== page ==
John Wilkins- Si non pro sanguine quem ludus ne. #iskiconnelly
    Oldkier
  • LakeboyWWKLakeboyWWK Posts: 25 Baller
    @swbca as a general rule sets with rep ranges 1-5 will build strength, 6-12 will build muscle size, reps of 13 and greater will build muscle endurance. There is some overlap ie: sets in the 6-12 will also build strength but primarily muscle size. It worth doing sets in all ranges, but if you have a specific goal such as strength to weight ratio, it's most effective to stay in the 1-5 range.
    swbca
  • skiboynyskiboyny Posts: 260 Baller
    edited December 2020
    @swbca I think it's great you giving skiing another kick in the pants. You have a pretty lofty goal and that's great as well. A word of caution, recovery is your biggest stumbling block at your age. A lot has changed in 35 years and although your mind is ready for the challenge your body will have other ideas. You need to be patient with yourself, if you head straight out to the course and do multiple passes days in a row I fear your dream will be short lived. Absolutely do a strength program, with a emphasis on core strength. I would suggest keeping the reps on the high side at first 10-12 using a weight you can handle in good form until your body gets used to the workload. When you can complete 12 increase the weight. Give yourself 2 days before you workout again. Your muscles grow when they rest and recover and as I said recovery is the greatest hurdle. Listen carefully to your body and give it the time and space you need to return to competitive skiing. Push to hard and to fast and your comeback will be short lived. Best of luck.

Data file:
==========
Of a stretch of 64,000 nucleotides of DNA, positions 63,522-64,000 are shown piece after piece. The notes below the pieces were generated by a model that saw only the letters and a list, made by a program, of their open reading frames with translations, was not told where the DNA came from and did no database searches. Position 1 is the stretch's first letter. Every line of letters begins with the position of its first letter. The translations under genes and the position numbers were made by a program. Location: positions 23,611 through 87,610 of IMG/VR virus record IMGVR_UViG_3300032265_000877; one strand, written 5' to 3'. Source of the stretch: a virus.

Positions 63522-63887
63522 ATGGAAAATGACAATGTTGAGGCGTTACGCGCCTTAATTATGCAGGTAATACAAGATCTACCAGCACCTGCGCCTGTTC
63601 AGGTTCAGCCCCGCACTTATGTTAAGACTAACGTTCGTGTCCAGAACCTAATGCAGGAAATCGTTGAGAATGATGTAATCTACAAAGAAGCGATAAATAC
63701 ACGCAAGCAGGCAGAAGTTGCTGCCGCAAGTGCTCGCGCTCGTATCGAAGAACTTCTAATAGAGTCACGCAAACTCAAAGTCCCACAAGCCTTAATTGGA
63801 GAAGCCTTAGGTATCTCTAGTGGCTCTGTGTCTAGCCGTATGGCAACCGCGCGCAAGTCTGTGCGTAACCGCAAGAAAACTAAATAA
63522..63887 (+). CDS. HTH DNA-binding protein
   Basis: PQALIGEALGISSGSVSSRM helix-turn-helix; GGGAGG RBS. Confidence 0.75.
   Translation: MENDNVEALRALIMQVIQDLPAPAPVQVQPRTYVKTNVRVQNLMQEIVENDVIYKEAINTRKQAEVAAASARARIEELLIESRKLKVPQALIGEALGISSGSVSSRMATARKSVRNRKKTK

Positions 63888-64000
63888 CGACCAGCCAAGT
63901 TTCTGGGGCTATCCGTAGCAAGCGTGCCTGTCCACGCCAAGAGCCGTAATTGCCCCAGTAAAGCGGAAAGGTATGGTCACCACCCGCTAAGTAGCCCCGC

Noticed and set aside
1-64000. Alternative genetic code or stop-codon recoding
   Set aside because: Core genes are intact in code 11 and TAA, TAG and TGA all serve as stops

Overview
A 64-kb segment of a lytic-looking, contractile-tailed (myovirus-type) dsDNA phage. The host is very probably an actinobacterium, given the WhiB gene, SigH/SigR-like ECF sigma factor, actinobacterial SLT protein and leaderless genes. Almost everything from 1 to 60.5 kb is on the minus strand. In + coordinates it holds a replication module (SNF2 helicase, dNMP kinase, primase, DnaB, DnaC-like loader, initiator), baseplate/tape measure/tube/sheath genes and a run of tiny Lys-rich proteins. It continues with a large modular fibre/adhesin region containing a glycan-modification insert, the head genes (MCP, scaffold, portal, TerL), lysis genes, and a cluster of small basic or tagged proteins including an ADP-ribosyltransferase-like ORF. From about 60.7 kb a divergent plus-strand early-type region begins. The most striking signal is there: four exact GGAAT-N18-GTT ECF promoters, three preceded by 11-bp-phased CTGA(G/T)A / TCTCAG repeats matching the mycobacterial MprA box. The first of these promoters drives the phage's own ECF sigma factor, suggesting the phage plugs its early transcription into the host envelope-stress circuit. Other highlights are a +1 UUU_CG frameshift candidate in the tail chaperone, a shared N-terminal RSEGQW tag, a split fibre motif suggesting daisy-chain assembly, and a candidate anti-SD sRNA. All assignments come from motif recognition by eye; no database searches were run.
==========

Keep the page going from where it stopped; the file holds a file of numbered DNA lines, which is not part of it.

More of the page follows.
OldkierswbcaDaveD
  • BG1BG1 Posts: 207 Baller
    @swbca I have no ties what so ever with FPM but I think you should invest in their program if you’re really serious about working your way back to the podium.

    https://www.flowpointmethod.com/the-program
  • MichaelGoodmanMichaelGoodman Posts: 184 Baller
    This type of thing really is interesting to me I know I took ten years off from playing
    hockey and it was brutal to get back in hockey shape. That was 30 years ago and have never gone more than 3 weeks since without playing until corona shut it down. Hope it is not to hard to get started again. I always thought it was incredible that when Lance Armstrong got out of the hospital he could barley ride his bike 1/4 of a mile and he went from basically zero to winning so many Tour de Frances muscle memory must be a super
    strong thing. I hope you keep us posted I look forward to see how you do. Good Luck